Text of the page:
Celia Lamb, Ganly Walters
Celia, talking about the market for large period houses, again highlights the buyers are mainly very wealthy private buyers with cash to spend. While “demand is seriously outstripping supply…” in these markets, that sits in stark contrast to the lower end of the market where lending is short.
Source: The Irish Times
Why agents won’t admit when prices are falling…
While one or two agents alluded to price rises slowing, no one is really willing to openly say “Prices are falling“. There are a few reasons why an agent won’t say it, even if they know it’s the truth or until it’s obvious everything is dropping like its 2008. Here are 3:
1. No one likes being the bearer of bad news…
Almost every property owner in Dublin has been happy over the last 2-3 years that prices have started to rise again, and quite significantly last year in particular. Even if you are not planning to move or you are in negative-equity, each step up in house prices is another rung on the ladder to get prices back to where we once were.
Agents by nature are people that like to be liked, especially by home owners. And most agents feel that no owner will like you if you are telling them something they don’t want to hear – that prices aren’t rising any more and are actually going the other way.
2. Sellers go with the agent who is more positive…
The second reason few agents will openly admit prices are falling is because when they are pitching an owner to sell their property, it is easy to quote the highest valuation possible to tempt the vendor to sell with you instead of your competition.
Many home owners are swayed by the highest value, thinking that agent has more belief in the merits of their property and will be more upbeat with potential buyers. Sadly what happens is your over-priced property then sits on the market for a few months with little interest and no offers – at which point the agent comes cap in hand asking for a price reduction – and all your trust in them is gone. [Hint: choose the agent you trust, not the highest valuation…]
3. Buyers will use it against you…
Finally, agents believe if they openly admit the market is falling, it’s open season for buyers to turn it around against you and start making lower offers. That shows an agent who’s not confident in their valuation for their client (as in Reason 2 above) and their asking prices.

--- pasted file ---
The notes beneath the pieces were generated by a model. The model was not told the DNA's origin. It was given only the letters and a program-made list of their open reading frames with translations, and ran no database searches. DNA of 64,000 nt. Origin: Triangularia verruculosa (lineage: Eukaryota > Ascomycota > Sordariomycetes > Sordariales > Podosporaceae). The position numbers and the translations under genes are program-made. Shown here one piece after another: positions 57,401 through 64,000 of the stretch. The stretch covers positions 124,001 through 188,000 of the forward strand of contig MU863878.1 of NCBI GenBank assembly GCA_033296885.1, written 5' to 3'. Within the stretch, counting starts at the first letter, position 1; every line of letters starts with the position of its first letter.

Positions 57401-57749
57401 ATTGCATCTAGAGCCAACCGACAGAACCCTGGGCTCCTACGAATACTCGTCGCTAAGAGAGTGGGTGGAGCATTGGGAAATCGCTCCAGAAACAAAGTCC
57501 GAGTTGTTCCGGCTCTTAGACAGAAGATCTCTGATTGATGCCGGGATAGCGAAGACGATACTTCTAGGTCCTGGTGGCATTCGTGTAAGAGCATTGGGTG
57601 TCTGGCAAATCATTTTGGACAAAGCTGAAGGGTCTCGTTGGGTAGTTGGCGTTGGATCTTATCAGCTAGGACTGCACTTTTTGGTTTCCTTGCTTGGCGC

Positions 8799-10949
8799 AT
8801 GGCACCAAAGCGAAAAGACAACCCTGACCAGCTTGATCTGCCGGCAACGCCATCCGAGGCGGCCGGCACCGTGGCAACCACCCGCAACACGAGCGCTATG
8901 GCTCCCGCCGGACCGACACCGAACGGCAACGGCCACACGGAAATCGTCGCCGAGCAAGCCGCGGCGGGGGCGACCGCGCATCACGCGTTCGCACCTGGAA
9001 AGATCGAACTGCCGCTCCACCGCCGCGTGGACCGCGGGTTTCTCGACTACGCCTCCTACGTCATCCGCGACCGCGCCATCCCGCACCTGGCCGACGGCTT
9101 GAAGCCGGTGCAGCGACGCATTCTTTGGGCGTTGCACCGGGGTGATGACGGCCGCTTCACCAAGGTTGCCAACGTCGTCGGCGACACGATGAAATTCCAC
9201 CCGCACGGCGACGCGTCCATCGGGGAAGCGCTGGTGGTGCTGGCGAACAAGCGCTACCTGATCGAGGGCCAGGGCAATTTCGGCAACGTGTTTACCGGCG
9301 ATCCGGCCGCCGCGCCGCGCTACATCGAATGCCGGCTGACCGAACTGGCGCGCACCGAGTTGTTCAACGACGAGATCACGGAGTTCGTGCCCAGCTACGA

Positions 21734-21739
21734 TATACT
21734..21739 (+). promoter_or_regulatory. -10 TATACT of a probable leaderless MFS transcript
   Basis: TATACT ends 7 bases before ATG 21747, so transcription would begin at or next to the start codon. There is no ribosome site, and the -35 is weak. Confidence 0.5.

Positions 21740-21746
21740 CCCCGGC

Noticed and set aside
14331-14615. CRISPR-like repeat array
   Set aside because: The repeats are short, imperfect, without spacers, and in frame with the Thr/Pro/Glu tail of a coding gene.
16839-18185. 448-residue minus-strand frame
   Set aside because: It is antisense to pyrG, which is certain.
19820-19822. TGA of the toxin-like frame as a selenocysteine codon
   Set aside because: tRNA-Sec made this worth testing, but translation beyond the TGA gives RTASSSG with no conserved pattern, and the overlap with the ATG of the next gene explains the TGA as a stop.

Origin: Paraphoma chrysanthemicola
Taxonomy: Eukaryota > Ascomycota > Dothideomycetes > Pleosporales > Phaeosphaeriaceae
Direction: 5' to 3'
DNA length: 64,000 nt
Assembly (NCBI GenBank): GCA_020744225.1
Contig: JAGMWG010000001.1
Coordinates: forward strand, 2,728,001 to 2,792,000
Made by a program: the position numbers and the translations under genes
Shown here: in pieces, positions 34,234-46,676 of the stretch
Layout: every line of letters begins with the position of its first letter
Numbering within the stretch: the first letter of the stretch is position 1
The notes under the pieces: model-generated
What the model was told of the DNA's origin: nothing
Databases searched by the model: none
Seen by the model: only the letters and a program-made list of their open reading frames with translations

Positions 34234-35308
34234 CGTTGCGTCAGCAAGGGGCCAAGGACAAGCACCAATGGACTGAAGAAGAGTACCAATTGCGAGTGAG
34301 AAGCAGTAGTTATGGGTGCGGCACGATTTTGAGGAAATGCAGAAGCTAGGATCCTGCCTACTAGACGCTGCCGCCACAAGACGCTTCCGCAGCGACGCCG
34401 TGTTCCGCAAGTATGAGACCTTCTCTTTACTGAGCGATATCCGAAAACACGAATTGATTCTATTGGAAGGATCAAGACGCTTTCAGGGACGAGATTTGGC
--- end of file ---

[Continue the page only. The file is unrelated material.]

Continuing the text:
We can quite happily say to all buyers that all our properties are priced appropriately for the market because we have been honest and upfront with our vendors about what their property is worth. We’re telling it like it is and the asking prices are the real prices, not just an aspiration.
Why the statistics haven’t shown falling prices…
There are two main reports on house prices that come out on a quarterly basis. One based on the Property Price Register and the other from Daft.ie.
The Daft.ie report has shown a “profound difference” between 2014 and 2015:
“Over the last 12 months, inflation in Dublin house prices has fallen from 24.5% to just 2.4%.”
However, we shouldn’t forgot that Daft’s statistics have a fatal flaw – it’s based on the change of asking prices not final purchase prices.
By using asking prices from properties listed on their portal, they are echoing the high prices many agents are quoting for their sales. And who’s to say the property actually sold at or near its asking price?
Certainly in the first half of the year, agents continued to ramp up their prices because of the fantastic increases in 2014. Only in the last quarter of this year have some agents started to quote more honestly and lower their asking prices, which we will see reflected in Daft’s next report. So a 2.4% increase could quickly slip into a decrease, if agents are aligning their asking prices.
The opposite is true for the Property Price Register, which is the definitive record of how much a property actually sold for. However, the Register records prices when they close, which is often at least 3 months after prices were agreed between buyer and seller. In a rapidly moving market, 3 months can see a large change which isn’t picked up by the market until it’s already running away from us.
So are house prices falling?
So if we were to be honest agents and really tell you what we are seeing – like we are privately telling our clients – this is what we’d say: